Is Skateboarding A Sport? A Detailed Analysis Of This Heated Debate

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Skateboarding is a popular activity that requires quite a bit of skill, agility, and fitness, but there’s long been a debate about how to classify skateboarding.

Is skateboarding a sport or a hobby?

In this guide, we will discuss the basics of skateboarding as an activity and weigh in on the hotly contested question, “Is skateboarding a sport?”

More specifically, we will cover: 

  • What Is Skateboarding?
  • A Brief History Of Skateboarding
  • Why Skateboarding Is Not Considered a Sport
  • Why Skateboarding Is a Sport
  • So, Is Skateboarding a Sport Or a Lifestyle?

Let’s get started!

A person skateboarding.

What Is Skateboarding?

So, is skateboarding a sport or a lifestyle? Or is skateboarding a recreational activity?

Before we try to categorize skateboarding as a sport or otherwise, let’s briefly examine what it involves so that we will have a basis upon which we can categorize it.

Skateboarding involves riding and performing tricks on a flat board with four rollers (wheels), which is termed a skateboard.

The rider stands on the deck of the skateboard, which is the actual board, and then there are “trucks” to attach the board to the wheels.

There are dozens of skateboarding tricks (if not more!), with notable examples including the ollie, the grind, and the kickflip, and the types of tricks you can do often depend on the environment you’re skating in (ramp, half pipe, rail, etc.).

You also can be creative and make up your own tricks and combine any number of tricks together.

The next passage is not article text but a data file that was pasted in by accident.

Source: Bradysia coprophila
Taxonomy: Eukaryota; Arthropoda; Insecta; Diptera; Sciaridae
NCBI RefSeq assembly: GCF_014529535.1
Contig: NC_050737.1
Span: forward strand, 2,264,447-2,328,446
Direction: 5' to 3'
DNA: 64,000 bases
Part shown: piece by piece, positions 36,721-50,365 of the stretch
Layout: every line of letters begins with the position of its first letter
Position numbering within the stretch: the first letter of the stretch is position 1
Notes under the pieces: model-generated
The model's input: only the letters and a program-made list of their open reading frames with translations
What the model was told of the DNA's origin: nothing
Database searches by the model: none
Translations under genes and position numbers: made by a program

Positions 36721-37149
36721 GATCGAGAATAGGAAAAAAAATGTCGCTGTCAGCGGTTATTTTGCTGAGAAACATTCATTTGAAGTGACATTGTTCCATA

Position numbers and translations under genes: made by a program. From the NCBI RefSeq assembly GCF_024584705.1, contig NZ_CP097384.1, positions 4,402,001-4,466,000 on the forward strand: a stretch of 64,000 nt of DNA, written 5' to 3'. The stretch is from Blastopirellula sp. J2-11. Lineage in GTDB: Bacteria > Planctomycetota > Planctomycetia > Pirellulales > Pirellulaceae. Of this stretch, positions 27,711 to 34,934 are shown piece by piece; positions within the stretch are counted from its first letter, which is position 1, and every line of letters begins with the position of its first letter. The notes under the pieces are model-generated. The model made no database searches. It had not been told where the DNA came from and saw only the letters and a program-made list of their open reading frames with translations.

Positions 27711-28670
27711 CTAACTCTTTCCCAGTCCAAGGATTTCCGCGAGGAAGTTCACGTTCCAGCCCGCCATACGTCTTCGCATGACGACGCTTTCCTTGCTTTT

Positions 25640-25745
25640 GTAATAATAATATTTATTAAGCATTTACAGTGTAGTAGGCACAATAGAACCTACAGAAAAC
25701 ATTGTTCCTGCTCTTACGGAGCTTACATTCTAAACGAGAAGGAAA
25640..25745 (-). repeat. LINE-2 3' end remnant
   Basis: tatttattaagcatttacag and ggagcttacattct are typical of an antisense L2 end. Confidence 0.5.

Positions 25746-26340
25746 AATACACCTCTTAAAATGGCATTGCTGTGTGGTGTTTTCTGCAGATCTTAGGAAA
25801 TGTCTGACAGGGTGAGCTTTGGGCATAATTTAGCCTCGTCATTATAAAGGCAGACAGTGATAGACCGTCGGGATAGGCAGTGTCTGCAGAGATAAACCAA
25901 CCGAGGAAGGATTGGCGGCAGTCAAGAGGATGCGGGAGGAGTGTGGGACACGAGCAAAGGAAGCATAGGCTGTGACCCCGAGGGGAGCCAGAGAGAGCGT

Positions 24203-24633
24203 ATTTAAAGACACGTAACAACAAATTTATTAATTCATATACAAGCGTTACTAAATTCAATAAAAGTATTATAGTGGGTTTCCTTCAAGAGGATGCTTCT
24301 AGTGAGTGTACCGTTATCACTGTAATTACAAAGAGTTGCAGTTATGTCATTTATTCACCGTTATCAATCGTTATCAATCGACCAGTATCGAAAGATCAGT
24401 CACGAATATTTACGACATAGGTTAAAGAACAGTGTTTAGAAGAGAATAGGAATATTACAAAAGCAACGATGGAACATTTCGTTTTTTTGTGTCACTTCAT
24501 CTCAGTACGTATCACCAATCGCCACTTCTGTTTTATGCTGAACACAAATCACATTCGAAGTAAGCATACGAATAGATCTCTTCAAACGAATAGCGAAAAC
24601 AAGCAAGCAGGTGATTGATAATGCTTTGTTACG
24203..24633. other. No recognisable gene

Landing skateboarding tricks takes skill, expertise, agility, strength, speed, and power.

A person with one foot on a skateboard.

A Brief History Of Skateboarding

Skateboarding began in the late 1940s and early 1950s in the surfing communities in California and Hawaii when avid surfers were seeking a way to mimic the sensation of riding the surf on days when the water was too calm to ride any waves.

Larry Stevenson, a former beach lifeguard in California, is credited as being the main pioneer of the modern-day skateboard, using a surfboard-inspired design.

The original prototype of the skateboard was little more than a board with roller skate wheels, but Stevenson later added an upward tail, known as a kicktail, at the end of the skateboard to facilitate performing tricks.

Modern-day skateboards now have kicktails on both ends of the board.

Over the next decade, commercial skateboards came into production, and the first skateboarding competition was held in 1963 at Hermosa Beach, California.

Although the first skateboarding competitions were in the early- to mid-1960s, competitive skateboarding didn’t really take off until the later 1979s, after introductions of innovative tricks like Alan Gelfand’s ollie.

The ollie is a staple skateboarding maneuver that involves jumping over objects.

People skating and taking photos.

Although skateboarding started to gain international traction, both as a lifestyle and with competitive events, it never exploded to mainstream acceptance, rendering it a counter-culture vibe that it still has.

In the early 1990s, skateboarding diverged into two distinct disciplines: vert ranks, or half pipe, and street skating. There was also an explosion of new skate parks being built in the United States.

The 1990s saw the rise of skateboarding legends like Rodney Mullen, a street skater who invented many notable skateboarding tricks, and Tony Hawk, lauded for his tricks and skills on the board.